How Important Is Transparency?

 

Webster’s Definition of Transparency; “Implies Openness, Communication & Accountability”

In many corporations you’ll find the “Executive Team” cloaked in secrecy, making decisions that affect their employees all the way down the organizational chart often changing the relationship between the company & their customers. The sub text of this type of secret organization implies that they don’t trust their “valued” employees, nor do they care for their input & if they complain enough the company finds a way to let them go & finds someone else to fill that space & the behavior goes on unchecked, but who cares because profits are up, so why change?

Most of their customers are treated the same way. Other than the revenue that they generate the company looks at them as a necessary evil, invests minimally in support & knows that they can find more customers.

All of these decisions are made behind closed doors & in hushed tones & it’s this sort of company that creates no employee or customer loyalty. It’s just a job or in the case of the customer it’s just a vendor & you won’t find any Raving Fans in either group.

We have all probably worked in this atmosphere, I know I have & even though I had great ideas most fell on deaf ears. Eventually that dream opportunity becomes the dreaded work place that I have to show up to so that I can get a paycheck. In time creativity is gone from my spirit, I’m taking sick days off; I’m getting in late, leaving early. There is an astronomical cost that goes along with this type of operation.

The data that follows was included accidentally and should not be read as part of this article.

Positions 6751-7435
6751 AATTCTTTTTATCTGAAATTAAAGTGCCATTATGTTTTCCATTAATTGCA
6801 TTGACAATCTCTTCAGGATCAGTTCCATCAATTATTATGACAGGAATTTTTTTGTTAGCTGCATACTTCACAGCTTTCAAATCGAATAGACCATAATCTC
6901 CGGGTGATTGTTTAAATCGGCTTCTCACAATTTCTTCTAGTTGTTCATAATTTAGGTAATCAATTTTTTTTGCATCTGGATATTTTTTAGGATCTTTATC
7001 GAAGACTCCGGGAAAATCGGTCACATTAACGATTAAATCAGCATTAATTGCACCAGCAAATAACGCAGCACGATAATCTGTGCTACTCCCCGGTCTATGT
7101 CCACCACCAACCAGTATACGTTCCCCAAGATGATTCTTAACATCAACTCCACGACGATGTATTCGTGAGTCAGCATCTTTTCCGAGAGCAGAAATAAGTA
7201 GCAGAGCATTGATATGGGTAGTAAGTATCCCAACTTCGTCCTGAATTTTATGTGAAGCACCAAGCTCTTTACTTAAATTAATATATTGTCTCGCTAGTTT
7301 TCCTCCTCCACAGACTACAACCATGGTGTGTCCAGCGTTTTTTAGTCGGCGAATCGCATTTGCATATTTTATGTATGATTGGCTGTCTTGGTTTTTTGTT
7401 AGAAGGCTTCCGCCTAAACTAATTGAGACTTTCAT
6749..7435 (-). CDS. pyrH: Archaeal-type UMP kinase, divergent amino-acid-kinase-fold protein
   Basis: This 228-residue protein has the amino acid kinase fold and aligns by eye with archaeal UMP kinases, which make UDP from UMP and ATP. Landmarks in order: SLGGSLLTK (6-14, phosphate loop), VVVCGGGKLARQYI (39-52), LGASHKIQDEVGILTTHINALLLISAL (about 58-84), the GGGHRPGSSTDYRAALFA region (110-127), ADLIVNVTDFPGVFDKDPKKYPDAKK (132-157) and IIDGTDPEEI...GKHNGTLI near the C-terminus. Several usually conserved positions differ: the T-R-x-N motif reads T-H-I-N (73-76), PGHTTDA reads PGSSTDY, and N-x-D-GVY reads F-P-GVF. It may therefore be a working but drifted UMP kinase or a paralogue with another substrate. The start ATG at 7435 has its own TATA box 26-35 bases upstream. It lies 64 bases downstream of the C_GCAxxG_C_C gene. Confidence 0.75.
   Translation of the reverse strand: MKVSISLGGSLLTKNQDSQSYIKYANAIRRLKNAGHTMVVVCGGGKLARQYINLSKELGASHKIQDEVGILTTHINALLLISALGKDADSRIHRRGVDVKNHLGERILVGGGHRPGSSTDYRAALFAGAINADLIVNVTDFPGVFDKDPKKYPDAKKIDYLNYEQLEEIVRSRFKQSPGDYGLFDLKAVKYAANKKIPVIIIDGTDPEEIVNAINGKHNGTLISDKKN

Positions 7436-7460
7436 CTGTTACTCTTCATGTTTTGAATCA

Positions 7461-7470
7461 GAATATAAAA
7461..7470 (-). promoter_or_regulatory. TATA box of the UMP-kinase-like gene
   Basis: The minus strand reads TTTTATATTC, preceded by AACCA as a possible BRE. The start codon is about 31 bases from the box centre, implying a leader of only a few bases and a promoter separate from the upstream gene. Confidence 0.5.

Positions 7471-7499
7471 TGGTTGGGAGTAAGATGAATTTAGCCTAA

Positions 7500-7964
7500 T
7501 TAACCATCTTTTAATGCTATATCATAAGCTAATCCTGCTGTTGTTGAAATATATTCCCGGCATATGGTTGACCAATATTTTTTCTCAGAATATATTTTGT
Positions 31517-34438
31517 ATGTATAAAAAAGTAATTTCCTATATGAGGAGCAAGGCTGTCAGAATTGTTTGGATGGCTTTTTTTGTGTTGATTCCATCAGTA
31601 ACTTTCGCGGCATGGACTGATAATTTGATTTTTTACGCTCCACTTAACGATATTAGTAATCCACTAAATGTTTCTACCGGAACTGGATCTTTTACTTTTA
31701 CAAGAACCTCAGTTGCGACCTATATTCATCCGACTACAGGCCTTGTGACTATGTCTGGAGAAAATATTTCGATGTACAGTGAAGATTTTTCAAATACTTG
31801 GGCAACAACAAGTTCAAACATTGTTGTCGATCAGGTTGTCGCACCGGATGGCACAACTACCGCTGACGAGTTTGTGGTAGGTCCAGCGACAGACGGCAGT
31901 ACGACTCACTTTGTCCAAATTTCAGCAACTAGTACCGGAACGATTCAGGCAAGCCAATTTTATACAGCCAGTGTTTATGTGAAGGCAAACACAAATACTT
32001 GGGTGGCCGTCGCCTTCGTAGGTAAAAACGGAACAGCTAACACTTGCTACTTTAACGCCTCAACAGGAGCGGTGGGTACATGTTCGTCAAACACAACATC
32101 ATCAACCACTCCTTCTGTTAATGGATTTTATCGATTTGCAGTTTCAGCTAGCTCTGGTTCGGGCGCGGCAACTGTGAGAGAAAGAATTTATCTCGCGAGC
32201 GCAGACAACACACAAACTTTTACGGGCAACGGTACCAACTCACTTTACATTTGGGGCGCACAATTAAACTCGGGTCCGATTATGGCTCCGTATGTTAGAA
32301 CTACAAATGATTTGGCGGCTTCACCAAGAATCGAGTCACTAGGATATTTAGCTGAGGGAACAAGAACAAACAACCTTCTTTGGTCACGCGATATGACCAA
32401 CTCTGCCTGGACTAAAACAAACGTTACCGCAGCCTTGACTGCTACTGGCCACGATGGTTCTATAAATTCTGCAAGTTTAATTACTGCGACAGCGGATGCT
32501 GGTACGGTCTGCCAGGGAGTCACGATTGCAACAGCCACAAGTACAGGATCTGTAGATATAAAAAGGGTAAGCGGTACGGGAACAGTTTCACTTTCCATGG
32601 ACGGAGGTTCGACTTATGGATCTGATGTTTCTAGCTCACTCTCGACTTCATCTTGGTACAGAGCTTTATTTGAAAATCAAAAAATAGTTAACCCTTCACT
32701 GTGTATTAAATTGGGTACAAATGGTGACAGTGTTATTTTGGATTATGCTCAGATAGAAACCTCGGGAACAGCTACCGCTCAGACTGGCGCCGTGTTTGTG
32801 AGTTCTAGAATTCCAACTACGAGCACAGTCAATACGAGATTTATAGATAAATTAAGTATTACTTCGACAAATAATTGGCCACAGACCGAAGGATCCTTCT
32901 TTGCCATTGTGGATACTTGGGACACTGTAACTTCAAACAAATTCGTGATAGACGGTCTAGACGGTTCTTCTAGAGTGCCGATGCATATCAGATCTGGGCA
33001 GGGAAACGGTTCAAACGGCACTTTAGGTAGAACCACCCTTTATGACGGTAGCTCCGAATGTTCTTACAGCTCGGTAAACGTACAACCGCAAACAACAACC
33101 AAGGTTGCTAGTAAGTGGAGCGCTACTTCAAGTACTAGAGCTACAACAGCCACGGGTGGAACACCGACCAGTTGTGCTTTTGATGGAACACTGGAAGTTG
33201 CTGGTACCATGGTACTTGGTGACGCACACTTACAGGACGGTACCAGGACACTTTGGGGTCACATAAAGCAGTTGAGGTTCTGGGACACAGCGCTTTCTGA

Now flip the page & look at a company that is doing it’s best to become transparent. I understand that complete transparency is impossible, so I’m not being naïve about my definition of transparency.

Let’s talk about the new Sage. For those who have been living in Mukluk, Alaska or wandering the Sahara Desert for the past year, News Flash! We have new faces & new attitudes at Sage. Our CEO is making changes along with her management team that they believe will help the partners & customers, not hinder us. Were some of the decisions that were made last year popular? No, but I believe that they were made because they had to be & someone has to make them.

They’re open to hear what we have to say & in most cases people just want someone to listen to them. In the past 6 months I’ve seen more evidence of a transparent society than ever. We’ve been offered free training classes, Workshops, Road Shows, etc. There are a lot of Sage employees crossing the skies everyday to bring that new message to us & if you’re not taking advantage of them it’s your own fault.

One of the bright spots of this new transparency is that it looks like its being backed up with action. Understand that all these actions by Sage are not going to make everyone happy, but if you have a complaint take it to the right people & think about a solution that you think might work. That opens up the communication lines, it makes people feel valuable, & they know they’re being listened to, & you can’t put a price tag on that.

Creating a work culture that trusts its employees doesn’t happen by accident. It takes work. It also takes dedicated and passionate people who not only trust their employee but are “Part Of The Solution.”

When I was managing sales persons and support people I encouraged them to bring their concerns to me. But if they were in my office just to complain they had to bring a solution with them. It’s a small paradigm shift but if everyone’s thought pattern is centered on the solution rather than the problem the culture will change into a more positive atmosphere. It has to.

For a great book on these topics read Paul Spiegelman’s “Why Is Everyone Smilng? The Secret Behind Passion, Productivity & Profit”

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